Shadow whispers danced across my hands one winter day while I sat typing at my desk.
I looked out the window to find the source of this dreamy disco light. The sun had broken through the gray and was lighting up tiny snowflakes. They swirled like dust caught in a golden-hour glow.
My first thought was to grab the camera.
My next thought brushed the first aside—the lens could not capture this interplay of elements. Instead, I simply leaned back in my chair and watched the delicate coincidence of sunshine and snowfall.
There was no need to share this rare moment to make it powerful.
I am one who craves human connection. I think most folks are downright charming.
I am in awe of my friends and grateful for their generosity in sharing their lives with me.
With that said, I also think there is great wisdom in working hard to become your own best friend.
At first, this notion might sounds narcissistic or lonely, but becoming your own best confidant, coffee date and cheerleader really means cultivating stillness and confidence.
Being your own best friend means allowing for quiet moments to witness the world and savor it without distraction. It means finding joy in funny memories and smiling even if strangers wonder about your own inside joke.
Being your own best comrade requires presence—the same you’d give a dear friend during a long overdue catch-up. How are you? Do you need rest, fresh air, a long stretch, chocolate?
Being your own best mate requires listening and kind words. It means taking time to really connect.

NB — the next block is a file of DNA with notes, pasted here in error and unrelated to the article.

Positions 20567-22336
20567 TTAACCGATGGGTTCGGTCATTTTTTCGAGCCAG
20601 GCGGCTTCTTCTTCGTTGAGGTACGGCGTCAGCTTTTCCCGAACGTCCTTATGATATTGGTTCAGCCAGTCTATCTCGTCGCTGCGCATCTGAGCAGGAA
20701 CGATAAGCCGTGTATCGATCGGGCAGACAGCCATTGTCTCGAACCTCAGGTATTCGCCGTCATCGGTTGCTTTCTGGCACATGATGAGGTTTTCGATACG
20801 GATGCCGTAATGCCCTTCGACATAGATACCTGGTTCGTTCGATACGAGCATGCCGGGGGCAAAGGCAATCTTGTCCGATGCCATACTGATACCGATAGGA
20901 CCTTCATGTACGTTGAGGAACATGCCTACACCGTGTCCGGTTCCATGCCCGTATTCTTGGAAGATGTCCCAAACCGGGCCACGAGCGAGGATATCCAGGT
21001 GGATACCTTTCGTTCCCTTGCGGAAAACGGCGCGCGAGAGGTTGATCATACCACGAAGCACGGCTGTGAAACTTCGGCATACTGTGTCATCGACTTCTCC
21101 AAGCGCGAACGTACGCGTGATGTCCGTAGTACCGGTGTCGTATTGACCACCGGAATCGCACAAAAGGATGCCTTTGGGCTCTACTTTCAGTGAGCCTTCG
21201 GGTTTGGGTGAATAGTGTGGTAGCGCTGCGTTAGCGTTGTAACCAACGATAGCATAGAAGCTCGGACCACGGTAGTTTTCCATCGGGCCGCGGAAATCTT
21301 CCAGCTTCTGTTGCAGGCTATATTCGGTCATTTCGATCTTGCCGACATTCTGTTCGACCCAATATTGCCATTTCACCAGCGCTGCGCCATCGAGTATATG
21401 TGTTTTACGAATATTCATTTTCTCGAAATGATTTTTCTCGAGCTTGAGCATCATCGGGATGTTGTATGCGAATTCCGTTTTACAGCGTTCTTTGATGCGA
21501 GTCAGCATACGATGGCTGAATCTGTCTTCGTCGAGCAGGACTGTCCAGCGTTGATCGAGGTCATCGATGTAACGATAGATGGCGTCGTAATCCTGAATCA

How can you build this unique friendship? Start by taking yourself on a date.
Turn off your phone and go window shopping, browse a bookstore, catch a film, visit a gallery.
The key is to enjoy your own company. Refrain from checking messages or calling anyone. Instead, listen to your own thoughts. Ask yourself get-to-know-you questions. What painting did I like and why? What did I think about the end of the movie? How do an author's words move me?
This approach may sound silly or uncomfortable at first, but when you take time to cultivate a relationship with yourself and learn to love your own company, you begin to notice small daily wonders—like sunshine and snowfall—that make life lovely.
These moments become small affirmations that no matter where you are and no matter who is not with you, you can still find wonderful companionship all on your own.
This post was originally published on Holstee.